On December 24, 1932, George Rusa was born at Batuna Mission Station, Vangunu Island, Solomon Islands, and raised by his parents, Rusa and Ina, at their home village of Sobiro on Nggatokae Island.1 He had a younger brother named Pulekana. His father was a mission ship captain. Consequently, George Rusa became very familiar with boats and the waterways in vicinity of his home from an early age. He vividly remembered the Second World War years of his boyhood, moving from place to place in the forest to avoid Japanese soldiers, watching the planes go overhead on the way to battle, and occasionally burying or rescuing downed airmen. Five Seventh-day Adventist mission boats were hidden in different small rivers with dense leafy canopies. Extra precautions were taken with the pride of the fleet, the mission vessel Portal, by removing its fuel pump and injector to render it inoperative.2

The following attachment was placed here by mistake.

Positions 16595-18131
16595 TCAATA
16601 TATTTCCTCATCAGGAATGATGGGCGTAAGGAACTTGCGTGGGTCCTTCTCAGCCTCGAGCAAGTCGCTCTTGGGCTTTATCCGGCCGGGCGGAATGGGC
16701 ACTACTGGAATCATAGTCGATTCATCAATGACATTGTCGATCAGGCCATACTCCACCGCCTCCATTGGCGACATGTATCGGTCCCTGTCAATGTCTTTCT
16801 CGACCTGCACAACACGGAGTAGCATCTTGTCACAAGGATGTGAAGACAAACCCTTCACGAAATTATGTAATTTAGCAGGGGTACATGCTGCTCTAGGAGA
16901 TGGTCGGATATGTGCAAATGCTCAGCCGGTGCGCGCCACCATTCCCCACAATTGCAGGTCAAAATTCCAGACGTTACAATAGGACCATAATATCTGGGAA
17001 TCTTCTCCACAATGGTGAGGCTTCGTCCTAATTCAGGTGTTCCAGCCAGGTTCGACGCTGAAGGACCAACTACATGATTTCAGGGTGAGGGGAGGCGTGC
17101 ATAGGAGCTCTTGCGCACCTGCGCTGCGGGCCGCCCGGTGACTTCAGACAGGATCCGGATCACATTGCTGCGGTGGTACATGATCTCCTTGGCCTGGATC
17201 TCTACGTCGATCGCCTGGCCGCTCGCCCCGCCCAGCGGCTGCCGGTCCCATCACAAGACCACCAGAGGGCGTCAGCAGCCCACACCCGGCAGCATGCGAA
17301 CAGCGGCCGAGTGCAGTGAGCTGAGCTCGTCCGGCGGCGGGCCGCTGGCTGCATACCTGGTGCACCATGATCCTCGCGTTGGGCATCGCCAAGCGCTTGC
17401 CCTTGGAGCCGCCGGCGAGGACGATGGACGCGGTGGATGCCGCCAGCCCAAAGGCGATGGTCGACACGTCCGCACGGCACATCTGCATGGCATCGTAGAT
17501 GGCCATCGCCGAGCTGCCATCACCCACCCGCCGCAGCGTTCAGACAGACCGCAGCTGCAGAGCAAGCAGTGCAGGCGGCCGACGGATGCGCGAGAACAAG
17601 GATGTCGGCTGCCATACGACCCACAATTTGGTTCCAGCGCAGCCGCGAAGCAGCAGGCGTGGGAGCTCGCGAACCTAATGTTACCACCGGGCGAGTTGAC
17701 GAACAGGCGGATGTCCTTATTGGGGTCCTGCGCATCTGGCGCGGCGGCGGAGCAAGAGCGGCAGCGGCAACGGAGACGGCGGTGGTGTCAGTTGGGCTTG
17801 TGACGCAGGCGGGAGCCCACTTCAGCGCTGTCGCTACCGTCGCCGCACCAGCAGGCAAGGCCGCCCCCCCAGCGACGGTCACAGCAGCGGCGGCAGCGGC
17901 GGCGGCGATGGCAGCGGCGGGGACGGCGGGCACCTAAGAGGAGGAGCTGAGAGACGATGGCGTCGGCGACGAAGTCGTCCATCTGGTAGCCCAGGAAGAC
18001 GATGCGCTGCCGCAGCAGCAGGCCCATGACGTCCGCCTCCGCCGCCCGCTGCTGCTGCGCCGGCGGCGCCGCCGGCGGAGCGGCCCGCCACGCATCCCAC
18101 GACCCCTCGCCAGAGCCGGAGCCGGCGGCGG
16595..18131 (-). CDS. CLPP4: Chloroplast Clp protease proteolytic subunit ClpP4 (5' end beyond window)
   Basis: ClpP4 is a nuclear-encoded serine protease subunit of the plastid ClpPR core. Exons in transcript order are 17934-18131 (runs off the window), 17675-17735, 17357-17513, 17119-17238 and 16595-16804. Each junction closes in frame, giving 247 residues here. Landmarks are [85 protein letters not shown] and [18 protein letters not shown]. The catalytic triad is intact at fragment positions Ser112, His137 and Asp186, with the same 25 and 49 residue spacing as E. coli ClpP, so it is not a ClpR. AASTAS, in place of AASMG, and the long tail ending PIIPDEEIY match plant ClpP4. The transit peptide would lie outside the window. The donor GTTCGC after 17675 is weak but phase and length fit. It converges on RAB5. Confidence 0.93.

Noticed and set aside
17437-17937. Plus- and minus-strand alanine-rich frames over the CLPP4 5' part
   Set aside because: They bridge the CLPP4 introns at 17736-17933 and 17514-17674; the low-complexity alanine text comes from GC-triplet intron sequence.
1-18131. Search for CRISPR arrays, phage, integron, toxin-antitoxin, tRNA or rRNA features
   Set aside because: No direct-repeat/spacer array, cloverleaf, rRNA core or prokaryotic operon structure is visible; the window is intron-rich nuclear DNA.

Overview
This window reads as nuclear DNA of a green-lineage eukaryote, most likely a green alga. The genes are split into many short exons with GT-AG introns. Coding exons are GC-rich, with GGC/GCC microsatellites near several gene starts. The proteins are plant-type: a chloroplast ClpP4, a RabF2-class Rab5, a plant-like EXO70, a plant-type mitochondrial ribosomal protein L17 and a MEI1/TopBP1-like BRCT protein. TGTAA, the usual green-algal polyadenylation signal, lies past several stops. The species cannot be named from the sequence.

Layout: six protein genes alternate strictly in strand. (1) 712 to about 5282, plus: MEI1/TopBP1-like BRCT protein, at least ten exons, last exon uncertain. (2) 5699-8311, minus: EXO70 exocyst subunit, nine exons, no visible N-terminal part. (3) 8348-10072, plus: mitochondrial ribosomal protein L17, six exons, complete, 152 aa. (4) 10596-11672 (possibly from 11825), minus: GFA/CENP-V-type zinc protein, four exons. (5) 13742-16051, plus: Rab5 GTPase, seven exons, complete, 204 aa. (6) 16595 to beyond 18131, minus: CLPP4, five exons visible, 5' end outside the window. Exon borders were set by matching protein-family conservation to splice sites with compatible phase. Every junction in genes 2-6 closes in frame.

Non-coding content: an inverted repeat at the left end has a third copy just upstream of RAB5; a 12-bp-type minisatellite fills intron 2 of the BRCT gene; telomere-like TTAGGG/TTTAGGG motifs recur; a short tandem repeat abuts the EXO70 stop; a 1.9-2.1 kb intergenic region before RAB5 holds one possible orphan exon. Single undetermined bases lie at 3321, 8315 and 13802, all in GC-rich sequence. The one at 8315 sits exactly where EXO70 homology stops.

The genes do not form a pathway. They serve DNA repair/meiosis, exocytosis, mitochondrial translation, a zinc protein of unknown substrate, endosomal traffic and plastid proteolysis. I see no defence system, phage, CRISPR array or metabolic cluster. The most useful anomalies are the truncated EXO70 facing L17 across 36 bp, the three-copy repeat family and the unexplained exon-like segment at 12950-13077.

In late 1947, the mission’s headquarters and school were transferred to Guadalcanal Island. Rusa attended the school, named Betikama Missionary School, during 1949 and 1950. He only completed grade three elementary level. He found formal studies difficult, his aptitude being along practical lines of work. When his father visited Guadalcanal Island with the mission boat in early 1951, Rusa travelled with him back to Batuna. It was there that Jack Radley offered Rusa an apprenticeship in marine engineering. At the time, Radley was about to transfer maintenance headquarters for the mission boats from Batuna to Rugen Harbor, East New Britain, Papua New Guinea.3

A Career with Mission Boats